Nature connectedness – A new lens for natural heritage collections

Why is it important for museums to help us connect to nature? In a world where we define ourselves through technology and often see ourselves as separate from nature, for the benefit of nature and the wellbeing of humankind, there is a need to engage people with the natural world and help them to understand their place within it.

Nature connectedness is a theory about the relationship between humans and the natural world, based on the extent to which we feel part of nature (from completely separate to completely part of it). It helps us to think about how we understand and experience the natural world through our thoughts, emotions and feelings, and how we use it to support our creativity, imagination and ideas. It is a powerful way to engage people because it replicates how we connect with nature in the everyday.

Our relationship with the natural world is complex, made up of different values and associations, the meanings we attach to it and the benefits we derive from it. Biophilia (developed and popularised by Wilson and Kellert) is the theory that all human life, society and culture has been formed in response to our relationship with the natural world. We have a close affiliation with nature – not only do we rely on nature for everyday living, but our senses, emotions, even our intellect have all been developed in connection with our relationship to the natural world.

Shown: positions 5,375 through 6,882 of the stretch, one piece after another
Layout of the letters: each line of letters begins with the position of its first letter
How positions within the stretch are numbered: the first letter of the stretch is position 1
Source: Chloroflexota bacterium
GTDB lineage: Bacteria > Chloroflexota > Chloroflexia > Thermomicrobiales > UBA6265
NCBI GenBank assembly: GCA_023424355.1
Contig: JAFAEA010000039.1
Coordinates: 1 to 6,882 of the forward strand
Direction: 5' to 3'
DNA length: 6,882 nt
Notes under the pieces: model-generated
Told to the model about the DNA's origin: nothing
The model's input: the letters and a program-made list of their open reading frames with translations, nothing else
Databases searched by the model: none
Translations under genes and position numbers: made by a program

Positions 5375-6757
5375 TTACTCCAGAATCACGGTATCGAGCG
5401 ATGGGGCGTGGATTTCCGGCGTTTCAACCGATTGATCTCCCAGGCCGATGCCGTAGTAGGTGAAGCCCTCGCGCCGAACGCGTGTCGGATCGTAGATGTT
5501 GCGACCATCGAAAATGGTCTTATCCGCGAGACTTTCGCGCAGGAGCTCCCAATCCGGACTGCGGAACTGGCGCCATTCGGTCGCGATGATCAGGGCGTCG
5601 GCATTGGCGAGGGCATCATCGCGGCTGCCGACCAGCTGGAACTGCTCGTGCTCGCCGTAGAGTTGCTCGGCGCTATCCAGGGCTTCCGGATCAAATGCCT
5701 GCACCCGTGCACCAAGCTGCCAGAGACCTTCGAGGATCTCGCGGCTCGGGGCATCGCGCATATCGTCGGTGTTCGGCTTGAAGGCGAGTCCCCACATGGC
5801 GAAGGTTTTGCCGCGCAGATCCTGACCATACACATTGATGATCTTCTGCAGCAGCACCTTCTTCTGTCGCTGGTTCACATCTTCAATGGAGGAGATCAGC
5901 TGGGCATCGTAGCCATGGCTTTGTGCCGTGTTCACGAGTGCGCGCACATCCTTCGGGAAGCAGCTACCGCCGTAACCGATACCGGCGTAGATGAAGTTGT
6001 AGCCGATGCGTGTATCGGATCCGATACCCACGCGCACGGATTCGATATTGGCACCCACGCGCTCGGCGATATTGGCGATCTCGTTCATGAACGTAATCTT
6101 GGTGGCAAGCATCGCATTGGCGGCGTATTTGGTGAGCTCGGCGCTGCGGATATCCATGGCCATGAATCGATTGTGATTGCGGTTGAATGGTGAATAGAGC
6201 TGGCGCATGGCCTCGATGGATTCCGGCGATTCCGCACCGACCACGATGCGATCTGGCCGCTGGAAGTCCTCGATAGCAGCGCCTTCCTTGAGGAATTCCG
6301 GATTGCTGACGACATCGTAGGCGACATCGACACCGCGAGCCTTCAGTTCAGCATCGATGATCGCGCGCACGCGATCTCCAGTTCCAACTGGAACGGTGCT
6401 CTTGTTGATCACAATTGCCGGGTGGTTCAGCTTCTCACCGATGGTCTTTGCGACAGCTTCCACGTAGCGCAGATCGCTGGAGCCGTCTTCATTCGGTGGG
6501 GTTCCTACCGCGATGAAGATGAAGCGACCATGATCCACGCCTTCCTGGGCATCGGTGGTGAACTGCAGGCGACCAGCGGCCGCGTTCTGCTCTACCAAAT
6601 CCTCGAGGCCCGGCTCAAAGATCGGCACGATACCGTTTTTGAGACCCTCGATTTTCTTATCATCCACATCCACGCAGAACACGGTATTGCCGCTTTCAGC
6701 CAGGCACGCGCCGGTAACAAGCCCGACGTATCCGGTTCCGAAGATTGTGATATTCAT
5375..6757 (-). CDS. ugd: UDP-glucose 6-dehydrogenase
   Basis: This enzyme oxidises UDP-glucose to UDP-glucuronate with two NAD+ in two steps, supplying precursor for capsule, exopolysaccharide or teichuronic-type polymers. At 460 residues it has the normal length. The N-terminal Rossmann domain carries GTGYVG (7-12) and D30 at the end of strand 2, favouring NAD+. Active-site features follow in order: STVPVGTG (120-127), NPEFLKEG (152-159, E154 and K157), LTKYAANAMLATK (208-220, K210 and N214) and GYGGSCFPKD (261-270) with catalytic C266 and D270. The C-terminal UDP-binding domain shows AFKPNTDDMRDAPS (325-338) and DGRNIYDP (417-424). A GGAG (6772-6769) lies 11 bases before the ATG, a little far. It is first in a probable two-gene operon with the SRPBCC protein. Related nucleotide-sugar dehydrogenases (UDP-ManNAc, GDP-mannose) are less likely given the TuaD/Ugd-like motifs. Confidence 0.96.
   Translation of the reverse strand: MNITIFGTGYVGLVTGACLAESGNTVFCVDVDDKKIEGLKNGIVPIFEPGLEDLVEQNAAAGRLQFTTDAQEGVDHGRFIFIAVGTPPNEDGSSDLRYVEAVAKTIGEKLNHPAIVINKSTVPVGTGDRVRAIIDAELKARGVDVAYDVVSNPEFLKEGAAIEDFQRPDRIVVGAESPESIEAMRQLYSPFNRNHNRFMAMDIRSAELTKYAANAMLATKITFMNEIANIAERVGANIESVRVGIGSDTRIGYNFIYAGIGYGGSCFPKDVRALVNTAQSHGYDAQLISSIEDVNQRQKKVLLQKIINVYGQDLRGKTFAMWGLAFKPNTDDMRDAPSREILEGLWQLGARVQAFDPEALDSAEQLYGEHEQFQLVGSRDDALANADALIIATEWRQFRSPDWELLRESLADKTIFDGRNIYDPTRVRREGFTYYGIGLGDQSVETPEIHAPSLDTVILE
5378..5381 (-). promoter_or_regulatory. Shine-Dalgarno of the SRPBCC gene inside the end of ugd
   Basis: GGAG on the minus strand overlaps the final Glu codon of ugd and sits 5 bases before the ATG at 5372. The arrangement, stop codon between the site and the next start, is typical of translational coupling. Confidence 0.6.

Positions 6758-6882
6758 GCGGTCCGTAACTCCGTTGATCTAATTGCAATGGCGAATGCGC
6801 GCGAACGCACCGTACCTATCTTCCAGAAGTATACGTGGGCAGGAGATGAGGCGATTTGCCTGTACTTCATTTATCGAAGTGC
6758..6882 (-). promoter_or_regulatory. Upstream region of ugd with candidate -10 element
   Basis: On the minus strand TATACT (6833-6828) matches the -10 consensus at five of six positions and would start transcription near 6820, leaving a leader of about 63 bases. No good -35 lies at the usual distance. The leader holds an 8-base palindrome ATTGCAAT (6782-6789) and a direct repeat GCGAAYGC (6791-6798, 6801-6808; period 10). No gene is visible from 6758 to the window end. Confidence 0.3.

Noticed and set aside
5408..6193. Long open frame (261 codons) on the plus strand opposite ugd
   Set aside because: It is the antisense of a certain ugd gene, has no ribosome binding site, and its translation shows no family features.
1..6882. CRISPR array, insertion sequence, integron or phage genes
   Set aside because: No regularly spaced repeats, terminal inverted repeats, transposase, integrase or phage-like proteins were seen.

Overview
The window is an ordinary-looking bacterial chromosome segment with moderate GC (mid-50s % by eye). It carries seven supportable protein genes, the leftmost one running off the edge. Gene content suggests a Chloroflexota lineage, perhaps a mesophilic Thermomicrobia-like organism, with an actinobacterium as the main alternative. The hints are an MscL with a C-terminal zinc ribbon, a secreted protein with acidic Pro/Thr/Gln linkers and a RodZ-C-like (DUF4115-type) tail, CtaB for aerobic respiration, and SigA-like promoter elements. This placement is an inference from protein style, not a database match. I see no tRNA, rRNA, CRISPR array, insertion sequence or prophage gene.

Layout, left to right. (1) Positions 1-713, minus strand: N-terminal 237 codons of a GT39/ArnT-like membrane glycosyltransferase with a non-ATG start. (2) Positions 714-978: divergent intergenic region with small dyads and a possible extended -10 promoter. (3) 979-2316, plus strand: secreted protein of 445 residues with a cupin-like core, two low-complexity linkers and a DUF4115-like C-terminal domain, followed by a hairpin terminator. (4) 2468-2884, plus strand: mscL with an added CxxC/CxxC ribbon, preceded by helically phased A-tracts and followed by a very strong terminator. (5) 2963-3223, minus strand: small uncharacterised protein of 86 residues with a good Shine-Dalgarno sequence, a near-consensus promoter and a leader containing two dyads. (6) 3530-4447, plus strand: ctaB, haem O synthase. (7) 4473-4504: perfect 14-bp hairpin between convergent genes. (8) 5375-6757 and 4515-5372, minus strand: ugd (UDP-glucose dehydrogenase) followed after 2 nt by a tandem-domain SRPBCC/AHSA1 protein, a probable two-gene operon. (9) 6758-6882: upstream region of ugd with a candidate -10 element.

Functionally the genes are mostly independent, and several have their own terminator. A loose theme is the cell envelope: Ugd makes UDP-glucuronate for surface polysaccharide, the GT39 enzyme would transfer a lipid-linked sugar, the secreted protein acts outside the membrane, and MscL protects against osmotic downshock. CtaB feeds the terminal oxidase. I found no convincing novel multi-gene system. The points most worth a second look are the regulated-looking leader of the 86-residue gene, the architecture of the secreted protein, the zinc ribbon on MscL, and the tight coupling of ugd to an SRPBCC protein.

In this short film, Henry McGhie, Head of Collections and Curator of Zoology at Manchester Museum, introduces the concept of nature connectedness.

Connection to nature is an important part of our wellbeing and it can have a positive impact on our mental and physical health. But how do we connect to nature? Often, organisations like museum use knowledge or identification-based activities to connect people to nature. However researchers Lumber, Richardson and Sheffield found that much more effective pathways to nature connection are based around contact, emotion, meaning, compassion and beauty. This identifies a real value in using concepts such as nature connectedness.

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Engaging with natural heritage collections